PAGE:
Vivian, an American expat living in China, has been in Shanghai for more than 10 years but this was the first time she saw the city covered under such a thick layer of smog. “That’s enough and I am moving back to US in 2015," she said while taking a photo of the smog in her neighborhood from the window of her apartment. It was noon time (see photo).
On December 6, 2013, Shanghai’s municipal EPA released data showing that the local Air Quality Index (AQI) was 416, indicating severe air pollution.
Beijing’s lung cancer patients have increased by 50% in the past 10 years. Air pollution is considered as one of the causes. “I moved from Beijing to Shanghai to escape from Beijing’s air pollution. Now Shanghai is catching up with Beijing”, one resident said.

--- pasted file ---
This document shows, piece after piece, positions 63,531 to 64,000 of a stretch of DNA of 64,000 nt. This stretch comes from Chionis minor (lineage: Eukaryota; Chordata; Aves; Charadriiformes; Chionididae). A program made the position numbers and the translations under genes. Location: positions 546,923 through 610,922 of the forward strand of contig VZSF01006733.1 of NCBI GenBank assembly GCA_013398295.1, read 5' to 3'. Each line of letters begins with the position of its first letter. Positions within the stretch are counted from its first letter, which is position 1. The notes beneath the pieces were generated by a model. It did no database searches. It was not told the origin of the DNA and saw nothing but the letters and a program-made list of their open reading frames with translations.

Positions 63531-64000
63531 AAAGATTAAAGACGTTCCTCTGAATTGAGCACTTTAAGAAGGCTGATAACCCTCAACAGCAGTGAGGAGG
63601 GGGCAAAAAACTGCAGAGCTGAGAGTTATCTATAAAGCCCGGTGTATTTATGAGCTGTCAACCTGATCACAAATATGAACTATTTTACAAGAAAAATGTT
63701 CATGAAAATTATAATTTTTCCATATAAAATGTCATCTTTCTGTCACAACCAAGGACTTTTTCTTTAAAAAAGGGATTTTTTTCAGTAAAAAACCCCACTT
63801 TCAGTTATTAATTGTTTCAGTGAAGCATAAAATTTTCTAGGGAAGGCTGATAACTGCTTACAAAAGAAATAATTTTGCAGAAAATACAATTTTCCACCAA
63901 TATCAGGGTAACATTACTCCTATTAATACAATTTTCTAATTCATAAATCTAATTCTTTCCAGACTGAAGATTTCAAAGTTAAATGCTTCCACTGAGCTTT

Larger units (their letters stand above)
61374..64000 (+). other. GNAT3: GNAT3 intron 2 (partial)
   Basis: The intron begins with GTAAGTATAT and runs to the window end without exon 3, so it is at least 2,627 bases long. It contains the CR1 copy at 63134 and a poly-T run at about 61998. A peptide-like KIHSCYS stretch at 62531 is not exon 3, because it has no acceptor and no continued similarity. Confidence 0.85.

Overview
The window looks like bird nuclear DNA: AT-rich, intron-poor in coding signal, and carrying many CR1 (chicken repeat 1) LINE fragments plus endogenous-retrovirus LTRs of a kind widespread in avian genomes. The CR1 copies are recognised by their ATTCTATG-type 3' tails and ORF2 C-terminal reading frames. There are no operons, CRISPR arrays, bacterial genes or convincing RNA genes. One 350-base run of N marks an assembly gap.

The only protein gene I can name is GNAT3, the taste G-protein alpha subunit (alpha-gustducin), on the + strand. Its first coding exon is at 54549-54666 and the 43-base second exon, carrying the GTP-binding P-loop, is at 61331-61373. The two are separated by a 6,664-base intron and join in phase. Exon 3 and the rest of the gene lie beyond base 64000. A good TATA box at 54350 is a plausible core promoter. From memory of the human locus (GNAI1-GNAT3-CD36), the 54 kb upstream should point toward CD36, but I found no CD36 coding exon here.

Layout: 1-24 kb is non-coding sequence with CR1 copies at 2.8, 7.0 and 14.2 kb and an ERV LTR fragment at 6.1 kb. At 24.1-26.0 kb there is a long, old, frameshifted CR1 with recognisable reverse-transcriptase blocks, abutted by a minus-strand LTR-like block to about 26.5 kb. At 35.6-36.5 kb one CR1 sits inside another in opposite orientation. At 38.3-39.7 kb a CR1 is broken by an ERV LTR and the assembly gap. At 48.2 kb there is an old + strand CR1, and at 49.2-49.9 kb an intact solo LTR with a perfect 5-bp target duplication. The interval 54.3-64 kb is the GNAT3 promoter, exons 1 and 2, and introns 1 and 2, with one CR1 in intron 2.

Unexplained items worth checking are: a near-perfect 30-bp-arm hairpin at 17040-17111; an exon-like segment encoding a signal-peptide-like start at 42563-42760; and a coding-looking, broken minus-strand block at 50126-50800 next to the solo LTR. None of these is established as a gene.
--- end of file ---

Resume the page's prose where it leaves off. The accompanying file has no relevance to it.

In the beginning of this year, Beijing’s persistent, pitch-dark smog made many people living in other cities especially in the south China secretly glad that they did not live there. Just a few months later, the same people take their turn: Smog has spread to the south and facial masks suddenly became a fashion in dozens of cities. In December, 25 Chinese provinces have experienced varying degrees of smog according to the Chinese Central Meteorological Observatory, and Shanghai has twice issued severe air pollution alarm. Hundreds of flights were cancelled in Shanghai’s airports. Traffic accidents increased. Some industrial facilities were told to limit or stop production. Shanghai’s Yangshan Port was locked out. The government and businesses were also ordered to cut off the business use of vehicles by 30%.
The good news: According to the weather forecast, it would be cold and windy next Monday. Then Shanghai’s smog episode will be relieved.